Boeing Starliner simulation mission to the ISS wraps up

Shane McGlaun - May 9, 2021, 10:11am CDT
Boeing Starliner simulation mission to the ISS wraps up

It’s a long road to getting a spacecraft certified to carry cargo and astronauts to and from the ISS in orbit above the Earth. NASA and Boeing have announced they have completed an integrated mission dress rehearsal using a simulation for the Starliner Orbital Flight Test-2 (OFT-2). OFT-2 will see the Starliner fly to the space station as part of the NASA Commercial Crew Program.

The simulated mission was conducted primarily inside the Boeing Avionics and Software Integration Lab (ASIL) located in Houston, Texas. The most recent simulated mission was a five-day end-to-end mission simulation known as the ASIL Mission Rehearsal, or AMR. Boeing’s team spent several months preparing hardware and software for the simulated mission, including running communications channels, mapping simulated sensor data, verifying flight procedures, and completing runs.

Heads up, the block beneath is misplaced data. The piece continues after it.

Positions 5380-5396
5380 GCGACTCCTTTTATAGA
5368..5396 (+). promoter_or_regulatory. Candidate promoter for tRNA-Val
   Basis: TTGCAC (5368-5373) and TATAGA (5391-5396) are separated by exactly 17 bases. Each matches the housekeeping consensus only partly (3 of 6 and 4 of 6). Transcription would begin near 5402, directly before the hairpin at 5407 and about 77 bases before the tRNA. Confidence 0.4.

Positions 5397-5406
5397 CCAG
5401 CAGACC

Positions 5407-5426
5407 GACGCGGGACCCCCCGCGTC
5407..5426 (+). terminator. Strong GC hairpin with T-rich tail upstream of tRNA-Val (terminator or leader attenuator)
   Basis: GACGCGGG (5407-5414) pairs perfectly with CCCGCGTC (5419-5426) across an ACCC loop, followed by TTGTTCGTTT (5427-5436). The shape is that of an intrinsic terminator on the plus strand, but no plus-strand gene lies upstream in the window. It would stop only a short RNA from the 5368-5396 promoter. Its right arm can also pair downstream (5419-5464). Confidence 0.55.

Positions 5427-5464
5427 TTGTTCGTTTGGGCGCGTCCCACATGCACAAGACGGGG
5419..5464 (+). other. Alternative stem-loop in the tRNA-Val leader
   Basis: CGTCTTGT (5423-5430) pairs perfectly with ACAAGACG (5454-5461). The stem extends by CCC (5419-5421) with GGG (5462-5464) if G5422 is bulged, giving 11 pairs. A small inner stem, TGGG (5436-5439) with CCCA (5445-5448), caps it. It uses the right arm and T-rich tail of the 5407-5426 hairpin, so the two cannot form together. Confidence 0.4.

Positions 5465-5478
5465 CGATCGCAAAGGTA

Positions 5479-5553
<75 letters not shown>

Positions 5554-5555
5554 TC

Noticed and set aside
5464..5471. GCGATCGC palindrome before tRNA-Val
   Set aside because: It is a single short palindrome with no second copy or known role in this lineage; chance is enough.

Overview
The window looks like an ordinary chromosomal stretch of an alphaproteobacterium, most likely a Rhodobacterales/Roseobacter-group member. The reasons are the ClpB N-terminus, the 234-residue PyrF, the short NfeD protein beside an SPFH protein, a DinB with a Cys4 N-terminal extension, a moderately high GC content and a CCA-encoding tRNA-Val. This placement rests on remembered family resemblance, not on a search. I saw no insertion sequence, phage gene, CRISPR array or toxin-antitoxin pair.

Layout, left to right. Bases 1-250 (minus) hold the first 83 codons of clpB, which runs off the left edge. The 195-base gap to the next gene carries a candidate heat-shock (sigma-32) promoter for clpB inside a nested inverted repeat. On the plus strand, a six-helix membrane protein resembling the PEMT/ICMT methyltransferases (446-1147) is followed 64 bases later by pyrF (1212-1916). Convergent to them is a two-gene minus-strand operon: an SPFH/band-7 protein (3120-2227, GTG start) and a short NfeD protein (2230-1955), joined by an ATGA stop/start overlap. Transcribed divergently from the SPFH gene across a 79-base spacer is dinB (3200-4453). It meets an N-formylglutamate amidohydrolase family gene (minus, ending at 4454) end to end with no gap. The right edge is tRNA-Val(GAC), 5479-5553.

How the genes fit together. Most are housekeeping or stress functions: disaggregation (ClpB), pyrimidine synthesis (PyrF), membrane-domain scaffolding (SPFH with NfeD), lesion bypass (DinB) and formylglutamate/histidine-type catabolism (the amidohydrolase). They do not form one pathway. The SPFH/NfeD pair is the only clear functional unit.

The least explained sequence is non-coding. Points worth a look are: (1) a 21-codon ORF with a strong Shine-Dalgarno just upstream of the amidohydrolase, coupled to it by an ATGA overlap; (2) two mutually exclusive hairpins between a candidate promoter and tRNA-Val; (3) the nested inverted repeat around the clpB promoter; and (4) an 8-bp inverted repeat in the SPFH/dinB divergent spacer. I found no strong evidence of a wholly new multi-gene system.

Boeing’s Chad Schaeffer, commercial crew software certification manager, said that the AMR is one of many “examples of Boeing’s commitment to flying NASA astronauts as safely as possible.” Schaeffer also noted that the joint Boeing and NASA system and software teams worked very closely to prepare for the OFT-2 mission. That preparation has included building stronger relationships between the teams and working on improved processes for commercial operations.

During the simulated test mission, teams in flight control rooms at Johnson Space Center in Houston commanded the simulation using actual flight procedures. Testing began 26 hours before launching, and continued through docking, space station operations, 32 hours of power-up procedures ahead of undocking, landing, and powering the capsule down.

NASA astronauts Barry “Butch” Wilmore and Mike Fincke participated in the simulated mission and monitored events from inside the lab using crew displays connected to the simulation. Boeing noted that an AMR would be conducted before every future flight to serve as an additional confidence and integration test. That was recommended by the NASA/Boeing Joint Independent Review Team after Starliner’s first test flight.


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